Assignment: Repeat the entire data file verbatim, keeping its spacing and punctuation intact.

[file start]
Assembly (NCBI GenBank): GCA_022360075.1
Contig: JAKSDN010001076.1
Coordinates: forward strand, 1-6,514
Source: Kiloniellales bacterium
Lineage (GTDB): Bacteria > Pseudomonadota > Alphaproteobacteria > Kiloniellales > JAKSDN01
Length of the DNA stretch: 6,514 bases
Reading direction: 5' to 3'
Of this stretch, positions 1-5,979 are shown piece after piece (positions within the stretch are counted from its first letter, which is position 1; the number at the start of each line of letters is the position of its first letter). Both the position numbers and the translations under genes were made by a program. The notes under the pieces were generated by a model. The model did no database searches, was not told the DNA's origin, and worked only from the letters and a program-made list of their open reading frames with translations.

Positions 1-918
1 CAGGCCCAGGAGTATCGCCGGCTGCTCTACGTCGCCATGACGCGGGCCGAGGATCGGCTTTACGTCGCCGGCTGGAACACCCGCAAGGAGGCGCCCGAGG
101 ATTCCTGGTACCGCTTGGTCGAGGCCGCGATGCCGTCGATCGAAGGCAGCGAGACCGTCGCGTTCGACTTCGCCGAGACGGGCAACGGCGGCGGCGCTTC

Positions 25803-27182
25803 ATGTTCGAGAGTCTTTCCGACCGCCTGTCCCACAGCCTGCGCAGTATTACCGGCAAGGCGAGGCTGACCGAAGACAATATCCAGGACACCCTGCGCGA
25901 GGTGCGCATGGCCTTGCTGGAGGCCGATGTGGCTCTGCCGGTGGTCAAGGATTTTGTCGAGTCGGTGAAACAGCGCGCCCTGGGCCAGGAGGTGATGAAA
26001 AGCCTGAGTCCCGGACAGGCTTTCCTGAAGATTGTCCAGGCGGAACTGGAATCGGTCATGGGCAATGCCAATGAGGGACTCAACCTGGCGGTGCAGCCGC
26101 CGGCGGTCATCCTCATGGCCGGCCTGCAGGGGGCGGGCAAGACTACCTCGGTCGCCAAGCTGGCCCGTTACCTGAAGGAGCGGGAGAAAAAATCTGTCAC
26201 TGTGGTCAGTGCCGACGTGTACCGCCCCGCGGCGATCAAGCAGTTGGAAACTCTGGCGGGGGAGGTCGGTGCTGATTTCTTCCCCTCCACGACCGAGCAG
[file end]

Assembly (NCBI GenBank): GCA_022360075.1
Contig: JAKSDN010001076.1
Coordinates: forward strand, 1-6,514
Source: Kiloniellales bacterium
Lineage (GTDB): Bacteria > Pseudomonadota > Alphaproteobacteria > Kiloniellales > JAKSDN01
Length of the DNA stretch: 6,514 bases
Reading direction: 5' to 3'
Of this stretch, positions 1-5,979 are shown piece after piece (positions within the stretch are counted from its first letter, which is position 1; the number at the start of each line of letters is the position of its first letter). Both the position numbers and the translations under genes were made by a program. The notes under the pieces were generated by a model. The model did no database searches, was not told the DNA's origin, and worked only from the letters and a program-made list of their open reading frames with translations.

Positions 1-918
1 CAGGCCCAGGAGTATCGCCGGCTGCTCTACGTCGCCATGACGCGGGCCGAGGATCGGCTTTACGTCGCCGGCTGGAACACCCGCAAGGAGGCGCCCGAGG
101 ATTCCTGGTACCGCTTGGTCGAGGCCGCGATGCCGTCGATCGAAGGCAGCGAGACCGTCGCGTTCGACTTCGCCGAGACGGGCAACGGCGGCGGCGCTTC

Positions 25803-27182
25803 ATGTTCGAGAGTCTTTCCGACCGCCTGTCCCACAGCCTGCGCAGTATTACCGGCAAGGCGAGGCTGACCGAAGACAATATCCAGGACACCCTGCGCGA
25901 GGTGCGCATGGCCTTGCTGGAGGCCGATGTGGCTCTGCCGGTGGTCAAGGATTTTGTCGAGTCGGTGAAACAGCGCGCCCTGGGCCAGGAGGTGATGAAA
26001 AGCCTGAGTCCCGGACAGGCTTTCCTGAAGATTGTCCAGGCGGAACTGGAATCGGTCATGGGCAATGCCAATGAGGGACTCAACCTGGCGGTGCAGCCGC
26101 CGGCGGTCATCCTCATGGCCGGCCTGCAGGGGGCGGGCAAGACTACCTCGGTCGCCAAGCTGGCCCGTTACCTGAAGGAGCGGGAGAAAAAATCTGTCAC
26201 TGTGGTCAGTGCCGACGTGTACCGCCCCGCGGCGATCAAGCAGTTGGAAACTCTGGCGGGGGAGGTCGGTGCTGATTTCTTCCCCTCCACGACCGAGCAG